It's always interesting when non-birding friends and colleagues ask me about a particular bird - "do you know about the Bee-eaters at East Leake?" (or Bee-catchers in one case!). Well yes, yes I do - I didn't act fast enough on the Sunday night (unlike some), but was down there first thing on Monday morning, eventually enjoying somewhat distant views at about 6.30am. Today was my first crack at seeing them again. First of all though, I had a four hour shift (6-10am) in the carpark, but this was rewarded with a fly-over by four of the Bee-eaters heading south, and then two returning north a bit later. Amazing really, to be stood in a field in south Notts and for that to be happening. I then wandered down to the viewing point and had very satisfactory views of two, then four birds perched up and hawking for insects (not that you'd think so from my pics).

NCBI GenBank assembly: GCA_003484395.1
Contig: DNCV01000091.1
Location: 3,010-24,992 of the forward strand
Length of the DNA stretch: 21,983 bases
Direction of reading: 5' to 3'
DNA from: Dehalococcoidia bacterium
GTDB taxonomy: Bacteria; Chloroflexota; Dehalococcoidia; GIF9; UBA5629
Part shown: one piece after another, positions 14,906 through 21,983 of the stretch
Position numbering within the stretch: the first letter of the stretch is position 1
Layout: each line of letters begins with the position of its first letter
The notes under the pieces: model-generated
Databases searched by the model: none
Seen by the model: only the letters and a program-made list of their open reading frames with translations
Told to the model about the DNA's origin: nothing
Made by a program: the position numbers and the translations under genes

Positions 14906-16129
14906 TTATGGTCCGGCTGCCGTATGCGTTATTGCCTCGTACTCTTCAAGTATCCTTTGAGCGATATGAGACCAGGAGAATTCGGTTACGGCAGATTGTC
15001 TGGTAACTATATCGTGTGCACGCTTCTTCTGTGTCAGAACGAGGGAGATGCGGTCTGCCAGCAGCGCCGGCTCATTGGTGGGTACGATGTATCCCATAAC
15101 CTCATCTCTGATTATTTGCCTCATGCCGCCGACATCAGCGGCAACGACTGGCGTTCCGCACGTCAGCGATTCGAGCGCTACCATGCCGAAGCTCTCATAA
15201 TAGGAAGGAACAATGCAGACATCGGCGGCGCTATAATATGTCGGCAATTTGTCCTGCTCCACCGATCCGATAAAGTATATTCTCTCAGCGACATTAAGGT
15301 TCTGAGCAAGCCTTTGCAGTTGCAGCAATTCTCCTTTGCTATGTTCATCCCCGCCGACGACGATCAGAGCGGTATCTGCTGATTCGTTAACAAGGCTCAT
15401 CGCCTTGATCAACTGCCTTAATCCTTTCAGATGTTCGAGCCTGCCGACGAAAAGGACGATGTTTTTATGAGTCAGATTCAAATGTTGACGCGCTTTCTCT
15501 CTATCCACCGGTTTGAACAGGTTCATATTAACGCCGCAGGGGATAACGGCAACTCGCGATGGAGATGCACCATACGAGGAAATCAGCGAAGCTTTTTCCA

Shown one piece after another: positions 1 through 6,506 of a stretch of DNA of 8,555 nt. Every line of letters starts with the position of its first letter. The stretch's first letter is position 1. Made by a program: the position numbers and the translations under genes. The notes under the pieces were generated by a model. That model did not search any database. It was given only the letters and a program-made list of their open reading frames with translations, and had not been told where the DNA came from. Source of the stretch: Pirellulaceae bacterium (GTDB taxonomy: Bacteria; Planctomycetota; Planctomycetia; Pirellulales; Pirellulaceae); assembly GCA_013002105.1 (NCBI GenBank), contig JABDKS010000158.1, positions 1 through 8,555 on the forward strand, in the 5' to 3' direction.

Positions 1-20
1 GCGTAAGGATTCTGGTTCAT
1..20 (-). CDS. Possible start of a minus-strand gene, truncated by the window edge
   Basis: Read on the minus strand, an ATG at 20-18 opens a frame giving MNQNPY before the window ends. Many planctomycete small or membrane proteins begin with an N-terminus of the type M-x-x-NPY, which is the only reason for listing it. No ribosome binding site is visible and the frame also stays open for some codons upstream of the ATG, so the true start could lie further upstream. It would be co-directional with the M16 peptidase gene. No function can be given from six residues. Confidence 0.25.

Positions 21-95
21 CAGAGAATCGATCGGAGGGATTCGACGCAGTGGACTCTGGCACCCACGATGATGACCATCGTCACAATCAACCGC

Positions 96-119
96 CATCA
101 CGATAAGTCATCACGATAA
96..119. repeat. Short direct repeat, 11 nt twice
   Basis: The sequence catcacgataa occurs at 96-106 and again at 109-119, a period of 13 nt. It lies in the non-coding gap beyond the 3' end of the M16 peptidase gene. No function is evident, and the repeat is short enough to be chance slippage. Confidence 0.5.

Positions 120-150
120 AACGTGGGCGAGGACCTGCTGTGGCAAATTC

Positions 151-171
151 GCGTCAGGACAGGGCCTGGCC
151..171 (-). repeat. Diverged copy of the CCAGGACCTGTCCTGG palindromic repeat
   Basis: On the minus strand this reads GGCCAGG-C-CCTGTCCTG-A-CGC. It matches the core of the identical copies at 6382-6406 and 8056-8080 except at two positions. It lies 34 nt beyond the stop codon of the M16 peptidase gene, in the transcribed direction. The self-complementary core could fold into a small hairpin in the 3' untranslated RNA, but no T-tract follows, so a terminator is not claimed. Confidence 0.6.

Bee-eater
Bee-eaters

Back home, and whilst attacking some unruly shrubs in the garden, I became aware of a familiar call, but one I couldn't instantly place. A chunky passerine then appeared overhead, flashing large white wing patches, and the penny dropped - a Hawfinch! Quite what this was doing flying west over Newark in mid July, or where it had come from, I have no idea. 

Yesterday, and I had an enjoyable afternoon on the patch. Nothing too out of the ordinary, but the Lapwing bonanza at Mons Pool continues, with at least 12 young birds in 7 broods on Mons itself, or in the fallow fields to the west and north, ranging from a couple of days old to fully grown. Here too there were three cygnets with an adult Mute Swan (good as I though the nest had failed), a female Gadwall with 6 duckings (with another with 5 ducklings elsewhere). There were also signs that for some birds, summer was over, with 6 Green Sands and 9 Teal present.